The Piraha Tribe which is located in the Amazon rainforest is the only culture in the world that does not have a creation myth. They have no numbers or a written language for that matter wither. They do not have past tense. Everything exists in the present. If it is not here, right now, then it does not exist. The language of the Piraha tribe is very limited, consisting of humming and whistling. They do not write and do not memorize things. These people don’t tell stories of their ancestors and very few can remember their grandparents’ names. Since they have no way of talking about the past, it ceases to exist. This, they have no stories of where they came from or how the world
was created. All they say is “The world is made.”Time is a quantity beyond their grasp. They rely purely on nature and their instincts, with which they are greatly intact. There are no numbers to give time value to. The only word they have for a quantity is hoi, or small, little in amount, close to one. They don’t see a need to define time, and have been able to survive for centuries without this notion. The Piraha refer only to the immediate personal experiences. They are not interested in the past nor the future. They live here and now. Everything is anchored in the present. They do not try to control nature nor organize forces beyond their grasp like the modern societies do. They are content with today’s day and live without a tomorrow in mind.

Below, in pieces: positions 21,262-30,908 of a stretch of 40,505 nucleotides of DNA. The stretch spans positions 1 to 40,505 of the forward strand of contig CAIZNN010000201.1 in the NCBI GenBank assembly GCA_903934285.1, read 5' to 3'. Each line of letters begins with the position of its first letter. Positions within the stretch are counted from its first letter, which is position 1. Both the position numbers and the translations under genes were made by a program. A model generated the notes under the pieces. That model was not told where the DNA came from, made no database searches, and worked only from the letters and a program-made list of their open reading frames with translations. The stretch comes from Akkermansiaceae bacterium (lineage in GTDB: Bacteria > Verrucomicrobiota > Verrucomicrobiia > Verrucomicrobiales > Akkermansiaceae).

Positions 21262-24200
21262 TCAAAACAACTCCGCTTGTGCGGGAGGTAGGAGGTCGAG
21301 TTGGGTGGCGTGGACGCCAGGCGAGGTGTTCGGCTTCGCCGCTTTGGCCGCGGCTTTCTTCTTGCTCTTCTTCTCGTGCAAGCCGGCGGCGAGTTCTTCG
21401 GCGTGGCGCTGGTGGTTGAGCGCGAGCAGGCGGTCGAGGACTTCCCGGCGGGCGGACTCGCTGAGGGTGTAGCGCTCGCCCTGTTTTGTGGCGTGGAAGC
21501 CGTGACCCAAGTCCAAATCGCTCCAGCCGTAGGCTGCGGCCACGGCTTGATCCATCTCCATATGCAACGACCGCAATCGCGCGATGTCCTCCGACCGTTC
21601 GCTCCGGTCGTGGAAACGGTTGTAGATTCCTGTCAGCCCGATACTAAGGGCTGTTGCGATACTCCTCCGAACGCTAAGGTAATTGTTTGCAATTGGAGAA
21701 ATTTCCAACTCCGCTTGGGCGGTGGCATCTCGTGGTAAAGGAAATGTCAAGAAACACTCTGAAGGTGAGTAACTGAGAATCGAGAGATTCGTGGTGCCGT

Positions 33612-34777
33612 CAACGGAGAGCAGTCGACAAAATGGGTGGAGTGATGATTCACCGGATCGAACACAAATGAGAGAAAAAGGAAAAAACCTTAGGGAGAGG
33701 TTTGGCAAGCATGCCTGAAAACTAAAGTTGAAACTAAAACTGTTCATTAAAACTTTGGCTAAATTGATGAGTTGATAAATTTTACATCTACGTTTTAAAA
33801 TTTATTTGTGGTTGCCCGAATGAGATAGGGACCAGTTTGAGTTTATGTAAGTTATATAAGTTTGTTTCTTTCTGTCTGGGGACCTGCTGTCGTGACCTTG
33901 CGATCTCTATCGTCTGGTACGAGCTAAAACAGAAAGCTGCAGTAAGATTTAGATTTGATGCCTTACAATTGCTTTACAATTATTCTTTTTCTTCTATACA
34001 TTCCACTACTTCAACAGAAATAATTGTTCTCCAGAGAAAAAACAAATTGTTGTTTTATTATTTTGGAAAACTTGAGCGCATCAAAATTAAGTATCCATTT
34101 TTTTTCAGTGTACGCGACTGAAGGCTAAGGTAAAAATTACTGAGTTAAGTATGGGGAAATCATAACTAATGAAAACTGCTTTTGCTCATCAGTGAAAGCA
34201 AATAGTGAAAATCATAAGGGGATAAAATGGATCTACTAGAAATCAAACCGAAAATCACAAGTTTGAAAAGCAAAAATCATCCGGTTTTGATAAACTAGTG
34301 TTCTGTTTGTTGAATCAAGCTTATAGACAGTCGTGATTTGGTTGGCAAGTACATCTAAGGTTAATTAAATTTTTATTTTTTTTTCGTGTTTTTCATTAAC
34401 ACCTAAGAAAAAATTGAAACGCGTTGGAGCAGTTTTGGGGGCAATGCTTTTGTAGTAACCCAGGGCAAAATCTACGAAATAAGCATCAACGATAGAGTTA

A world without time…

(Im)Personal Experience..

(Im)personal experience…
Experiences define us … when we put them in words, sentences, and coherent phrases, of course. I build a story that becomes part of the history of the self (the autobiographical self). Don’t you want an elaborate story with a wealth of meanings? Yeah, :)… it’s like I’m hearing you. Well, then, the expression is first. What we have experienced, let’s say on a recent vacation, is part of my history and defines me by assuming assumption. Start with the first person: “I have lived …”, “I believe …”, “I think …”, “I dream or dreamed …”, “I learned from that …”. Experiences, perceptions, emotions, and desires are about our own person. They don’t belong to another, to a fictitious “You.” Don’t talk about your experiences as if you were not there! They are yours. Please accept them. That’s how acceptance begins.